“We’ve had discussions in our family and among friends that nothing is going to change until our white brothers and sisters voice their opinion,” said Sweeney, 49.

A man speaks into a megaphone while standing with others on the center divider as traffic is stopped on the Golden Gate Bridge in San Francisco, Saturday, June 6, 2020, at a protest over the death of George Floyd. Picture: Jeff Chiu/AP
A group of protesters take a knee while marching in lower Manhattan, Saturday, June 6, 2020, in New York. Picture: Craig Ruttle/AP
From left; Kiana Campbell, 24, walks with her daughter, Heaven Campbell, 6, and 2-year-old son King, along her partner KJ Sails, and USF football coach Jeff Scott during the unifying walk in memory of George Floyd and Martin Chambers, in Tampa, Florida, on Saturday, June 6, 2020. Picture: Octavio Jones/Tampa Bay Times via AP.
Protesters continue past Pike Place Market during the #SeattleJusticeForGeorgeFloyd march on Saturday, June 6, 2020, in Seattle, Washington. The death of George Floyd at the hands of police last month in Minneapolis has sparked nationwide protests for police reform. Picture: Amanda Snyder/The Seattle Times via AP.
Protesters march in protest of the death of George Floyd, Saturday, June 6, 2020, in Detroit. Picture: Nicole Hester/Mlive.com/Ann Arbor News via AP.
A demonstrator stands in front of Chicago Police officers during the March for Justice in honor of George Floyd Saturday, June 6, 2020, in Chicago. Demonstrators who gathered at Union Park marched through the city's West Side on Saturday afternoon, as the city prepared for another weekend of rallies. Picture: Nam Y. Huh/AP.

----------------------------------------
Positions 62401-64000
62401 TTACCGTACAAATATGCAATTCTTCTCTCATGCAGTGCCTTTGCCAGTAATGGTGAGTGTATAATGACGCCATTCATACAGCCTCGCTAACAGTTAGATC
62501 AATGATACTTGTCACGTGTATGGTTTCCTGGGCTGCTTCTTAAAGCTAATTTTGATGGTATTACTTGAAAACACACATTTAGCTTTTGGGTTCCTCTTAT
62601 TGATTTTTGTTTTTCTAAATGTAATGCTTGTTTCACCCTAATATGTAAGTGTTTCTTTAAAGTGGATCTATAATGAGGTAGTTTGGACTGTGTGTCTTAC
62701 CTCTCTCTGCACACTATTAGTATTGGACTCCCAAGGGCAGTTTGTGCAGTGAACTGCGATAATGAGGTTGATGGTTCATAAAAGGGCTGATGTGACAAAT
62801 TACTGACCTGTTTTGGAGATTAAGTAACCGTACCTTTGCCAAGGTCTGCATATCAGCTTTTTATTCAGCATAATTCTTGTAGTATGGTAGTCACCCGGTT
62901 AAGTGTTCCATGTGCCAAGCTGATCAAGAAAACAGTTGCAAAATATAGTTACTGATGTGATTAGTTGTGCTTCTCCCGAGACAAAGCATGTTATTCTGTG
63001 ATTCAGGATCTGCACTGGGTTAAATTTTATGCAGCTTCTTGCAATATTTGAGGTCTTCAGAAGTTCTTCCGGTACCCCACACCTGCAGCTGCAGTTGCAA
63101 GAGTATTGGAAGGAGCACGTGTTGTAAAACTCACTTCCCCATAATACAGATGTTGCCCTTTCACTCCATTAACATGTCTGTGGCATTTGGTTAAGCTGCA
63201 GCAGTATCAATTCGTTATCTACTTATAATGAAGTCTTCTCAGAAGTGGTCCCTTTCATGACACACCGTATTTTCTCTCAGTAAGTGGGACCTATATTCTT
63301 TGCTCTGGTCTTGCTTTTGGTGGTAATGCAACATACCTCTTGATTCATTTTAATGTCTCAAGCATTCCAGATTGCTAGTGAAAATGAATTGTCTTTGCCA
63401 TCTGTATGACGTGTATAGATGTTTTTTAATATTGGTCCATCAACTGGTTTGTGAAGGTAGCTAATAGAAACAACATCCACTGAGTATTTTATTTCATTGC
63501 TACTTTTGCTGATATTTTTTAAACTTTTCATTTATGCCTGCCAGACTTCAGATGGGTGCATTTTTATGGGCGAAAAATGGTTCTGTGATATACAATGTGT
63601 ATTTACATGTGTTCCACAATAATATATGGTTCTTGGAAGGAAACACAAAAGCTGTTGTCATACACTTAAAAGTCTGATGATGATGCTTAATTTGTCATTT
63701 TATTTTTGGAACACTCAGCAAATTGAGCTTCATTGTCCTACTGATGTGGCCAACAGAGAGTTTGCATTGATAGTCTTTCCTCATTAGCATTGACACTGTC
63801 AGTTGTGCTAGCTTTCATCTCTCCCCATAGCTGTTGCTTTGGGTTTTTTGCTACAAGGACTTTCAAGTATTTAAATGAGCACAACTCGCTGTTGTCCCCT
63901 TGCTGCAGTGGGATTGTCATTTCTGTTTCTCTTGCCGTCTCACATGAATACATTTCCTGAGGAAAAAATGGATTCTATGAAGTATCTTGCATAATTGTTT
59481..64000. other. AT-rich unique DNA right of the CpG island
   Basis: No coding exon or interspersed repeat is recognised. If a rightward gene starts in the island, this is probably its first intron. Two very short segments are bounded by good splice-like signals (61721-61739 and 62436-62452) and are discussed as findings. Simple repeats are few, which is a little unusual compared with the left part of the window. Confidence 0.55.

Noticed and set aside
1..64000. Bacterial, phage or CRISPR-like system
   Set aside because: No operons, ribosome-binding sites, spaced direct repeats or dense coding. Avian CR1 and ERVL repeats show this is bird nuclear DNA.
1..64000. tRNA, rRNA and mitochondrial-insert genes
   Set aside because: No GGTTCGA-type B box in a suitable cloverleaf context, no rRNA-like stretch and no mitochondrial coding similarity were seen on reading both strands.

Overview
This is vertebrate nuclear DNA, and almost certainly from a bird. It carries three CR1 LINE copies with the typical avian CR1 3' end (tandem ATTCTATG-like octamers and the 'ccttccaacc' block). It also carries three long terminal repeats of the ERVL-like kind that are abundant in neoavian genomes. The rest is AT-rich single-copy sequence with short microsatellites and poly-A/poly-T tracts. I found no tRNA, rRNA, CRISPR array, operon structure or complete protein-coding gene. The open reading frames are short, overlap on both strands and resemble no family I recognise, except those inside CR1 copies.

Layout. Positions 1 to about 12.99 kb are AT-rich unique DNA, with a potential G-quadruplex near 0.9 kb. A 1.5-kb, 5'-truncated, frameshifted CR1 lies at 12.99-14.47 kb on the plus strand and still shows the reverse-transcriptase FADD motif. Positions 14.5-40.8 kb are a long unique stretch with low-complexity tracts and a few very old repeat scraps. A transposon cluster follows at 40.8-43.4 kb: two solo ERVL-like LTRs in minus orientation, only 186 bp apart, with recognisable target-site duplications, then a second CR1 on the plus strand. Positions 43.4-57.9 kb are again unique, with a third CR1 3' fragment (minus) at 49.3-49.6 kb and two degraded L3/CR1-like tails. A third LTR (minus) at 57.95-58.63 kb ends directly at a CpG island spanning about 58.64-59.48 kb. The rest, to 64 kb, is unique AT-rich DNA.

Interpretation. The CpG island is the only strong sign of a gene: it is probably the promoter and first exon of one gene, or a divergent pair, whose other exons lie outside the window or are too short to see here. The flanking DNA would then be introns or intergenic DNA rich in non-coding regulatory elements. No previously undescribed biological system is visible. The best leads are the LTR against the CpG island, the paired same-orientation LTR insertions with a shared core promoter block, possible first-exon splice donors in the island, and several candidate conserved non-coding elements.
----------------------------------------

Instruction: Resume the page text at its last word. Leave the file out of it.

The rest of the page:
A large crowd of Seattle medical workers, many in lab coats and scrubs, marched to City Hall, holding signs reading, “Police violence and racism are a public health emergency” and “Nurses kneel with you, not on you” — a reference to how a white officer pressed his knee on Floyd's neck for several minutes.

Atop a parking garage in downtown Atlanta, a group of black college band alumni serenaded protesters with a tuba-heavy mix of tunes. Standing within earshot, business owner Leah Aforkor Quaye said it was her first time hitting the streets.

“This makes people so uncomfortable, but the only way things are happening is if we make people uncomfortable,” said Quaye, who is black.

In Raeford, North Carolina, a town near Floyd’s birthplace, people lined up outside a Free Will Baptist church, waiting to enter in small groups. At a private memorial service, mourners sang along with a choir. A large photo of Floyd and a portrait of him adorned with an angel’s wings and halo were displayed at the front of the chapel.

“It could have been me. It could have been my brother, my father, any of my friends who are black,” said Erik Carlos of nearby Fayetteville. “It made me feel very vulnerable at first.”

Floyd's body will go to Houston, where he lived before Minneapolis, for another memorial in the coming days.

Theresa Bland, 68, a retired teacher and real estate agent protesting at the Ohio Statehouse in Columbus, envisioned a broader agenda.

“I’m looking at affordable housing, political justice, prison reform,” she said.

Congressional Democrats are preparing a sweeping package of police reforms, which is expected to include changes to immunity provisions and creating a database of use-of-force incidents. Revamped training requirements are planned, too — among them, a ban on chokeholds.

The prospects of reforms clearing a divided Congress are unclear.

Back in North Carolina, the Rev. Christopher Stackhouse recounted the circumstances of Floyd's death for the congregation.

“It took 8 minutes and 46 seconds for him to die," Stackhouse said at the memorial service. "But it took 401 years to put the system in place so nothing would happen.”

AP